Take your head out of the sand and think about how your business can be ready for recovery, because it is surely coming.

Survival 101. Talk to your customers. Talk to your competitor’s customers. Create greater value. That’s how you keep business and win new business.

Most important. Don’t stop marketing your business. This does not have to be an expensive proposition. Go visit your customers. Join networking organizations. Look at alternative tools like your website, a blog and Twitter to create a dialogue. You want to build a culture of inclusion.

The chatter will allow you to assess your business, the products and services you offer and help you better differentiate from your competitors.

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Measure twice and cut once

By Stephen Rhodes

Measure twice and cut once. My Dad use to say that. And while his advice often came right after some woodworking blunder, we can all appreciate it for its common sense. It’s sound advice for a small business launch too.

sawing-woodLots of businesses are launched in a flurry to capitalize on some seemingly instant opportunity. Few of these are around for the duration.

A good business strategy is well thought out.

So what do we need to measure?

Start with a simple SWOT exercise. Strengths, Weaknesses, Opportunities and Threats.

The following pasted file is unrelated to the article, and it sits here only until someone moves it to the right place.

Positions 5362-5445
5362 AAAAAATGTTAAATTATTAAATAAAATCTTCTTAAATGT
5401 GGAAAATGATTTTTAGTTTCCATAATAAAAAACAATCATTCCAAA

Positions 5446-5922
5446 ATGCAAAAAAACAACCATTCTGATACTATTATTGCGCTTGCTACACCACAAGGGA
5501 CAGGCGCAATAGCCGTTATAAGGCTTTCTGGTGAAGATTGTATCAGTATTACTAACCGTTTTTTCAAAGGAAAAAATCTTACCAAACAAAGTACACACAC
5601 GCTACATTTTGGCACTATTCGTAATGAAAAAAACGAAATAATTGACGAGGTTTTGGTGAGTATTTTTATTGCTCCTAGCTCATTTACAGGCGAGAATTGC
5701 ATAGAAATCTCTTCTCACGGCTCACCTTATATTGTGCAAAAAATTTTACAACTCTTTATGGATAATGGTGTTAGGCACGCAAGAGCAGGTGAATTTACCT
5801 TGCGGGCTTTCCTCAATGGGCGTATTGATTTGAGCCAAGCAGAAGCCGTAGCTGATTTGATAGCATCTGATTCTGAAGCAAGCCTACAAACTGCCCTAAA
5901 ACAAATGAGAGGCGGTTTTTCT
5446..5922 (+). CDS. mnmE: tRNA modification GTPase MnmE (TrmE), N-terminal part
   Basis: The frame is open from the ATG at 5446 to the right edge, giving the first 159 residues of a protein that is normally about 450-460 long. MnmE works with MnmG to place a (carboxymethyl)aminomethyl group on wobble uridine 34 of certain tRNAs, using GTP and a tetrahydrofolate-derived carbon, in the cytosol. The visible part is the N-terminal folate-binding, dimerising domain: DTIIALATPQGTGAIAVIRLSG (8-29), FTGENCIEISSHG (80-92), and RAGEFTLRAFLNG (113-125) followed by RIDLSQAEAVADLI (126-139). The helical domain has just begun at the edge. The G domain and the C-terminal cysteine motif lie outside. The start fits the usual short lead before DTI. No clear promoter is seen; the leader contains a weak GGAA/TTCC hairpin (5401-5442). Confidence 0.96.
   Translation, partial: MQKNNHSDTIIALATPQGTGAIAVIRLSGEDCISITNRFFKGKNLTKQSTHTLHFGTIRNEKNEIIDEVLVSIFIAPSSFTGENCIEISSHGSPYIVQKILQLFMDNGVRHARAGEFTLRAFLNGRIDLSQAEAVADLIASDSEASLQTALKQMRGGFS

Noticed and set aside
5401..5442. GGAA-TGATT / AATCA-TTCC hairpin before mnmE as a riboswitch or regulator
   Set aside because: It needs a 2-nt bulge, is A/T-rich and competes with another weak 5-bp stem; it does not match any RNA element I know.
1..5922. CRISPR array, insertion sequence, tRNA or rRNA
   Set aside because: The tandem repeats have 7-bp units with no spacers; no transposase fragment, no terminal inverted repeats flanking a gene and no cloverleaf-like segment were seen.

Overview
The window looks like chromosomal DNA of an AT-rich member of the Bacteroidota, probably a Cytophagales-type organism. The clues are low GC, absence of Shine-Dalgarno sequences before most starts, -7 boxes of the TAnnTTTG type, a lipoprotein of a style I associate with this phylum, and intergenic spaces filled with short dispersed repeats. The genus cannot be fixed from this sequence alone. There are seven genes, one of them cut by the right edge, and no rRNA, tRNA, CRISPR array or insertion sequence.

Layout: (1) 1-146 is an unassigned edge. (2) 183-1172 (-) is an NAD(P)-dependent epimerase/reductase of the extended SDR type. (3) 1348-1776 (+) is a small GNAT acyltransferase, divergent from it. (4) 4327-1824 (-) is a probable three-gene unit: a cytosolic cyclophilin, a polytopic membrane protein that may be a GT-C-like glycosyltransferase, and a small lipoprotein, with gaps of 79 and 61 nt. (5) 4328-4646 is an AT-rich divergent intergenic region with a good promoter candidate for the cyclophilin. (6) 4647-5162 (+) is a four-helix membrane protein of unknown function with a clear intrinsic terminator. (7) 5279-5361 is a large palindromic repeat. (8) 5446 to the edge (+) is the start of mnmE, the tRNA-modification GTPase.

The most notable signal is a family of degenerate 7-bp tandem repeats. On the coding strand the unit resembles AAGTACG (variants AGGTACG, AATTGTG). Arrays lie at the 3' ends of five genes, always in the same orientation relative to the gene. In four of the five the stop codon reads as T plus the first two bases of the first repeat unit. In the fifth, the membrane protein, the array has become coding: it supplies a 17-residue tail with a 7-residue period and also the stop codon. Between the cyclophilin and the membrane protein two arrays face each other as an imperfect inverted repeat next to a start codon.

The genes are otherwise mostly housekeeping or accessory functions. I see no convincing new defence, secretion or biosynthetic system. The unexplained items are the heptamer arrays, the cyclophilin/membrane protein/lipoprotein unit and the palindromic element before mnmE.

Understand what your strengths and weaknesses are. What opportunities exist in the marketplace and what are the threats to success?

And then do the same analysis of your competition. Unless you have a completely unique product or service, it’s likely someone already owns the business you plan to take away. Understanding their strengths and weaknesses is important if you hope to position your company as something better.

Are the opportunities real? Opening a real estate business in the boom year of 1989 might have seemed like a good idea. By the spring of 1990, it wasn’t so attractive. Timing is important. Timing is everything, especially so today.

How competitive is the marketplace and how can you differentiate your business from the others? It’s so important that you stake out your turf succeed. Be the best at something.

What threat exists for your fledgling business once it is launched? What reaction will there be from your competitors? Realize that your competitors are likely to react to your entry into the marketplace and consider what they might do – lower prices for example – and how you might respond. If you are entering a mature marketplace, your competitor(s) has been around for a while and you are not likely the first to pose a threat. The response will be swift and aggressive.

There are many examples of giant killers in the marketplace, people who have successfully taken business away from a market leader. I would venture none did it without careful analysis.

Most of us wouldn’t make a major purchase without looking at all the options. Starting a business is a major investment. All the options need to be weighed and carefully analyzed.

You want your business to have a focus, a point of differentiation. You need to know your strengths and weakness and those of your competitor. Make sure the opportunity is real. Consider, what are the threats to success?

Measure. And then measure again.

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Filed under Stephen Rhodes, Strategic Planning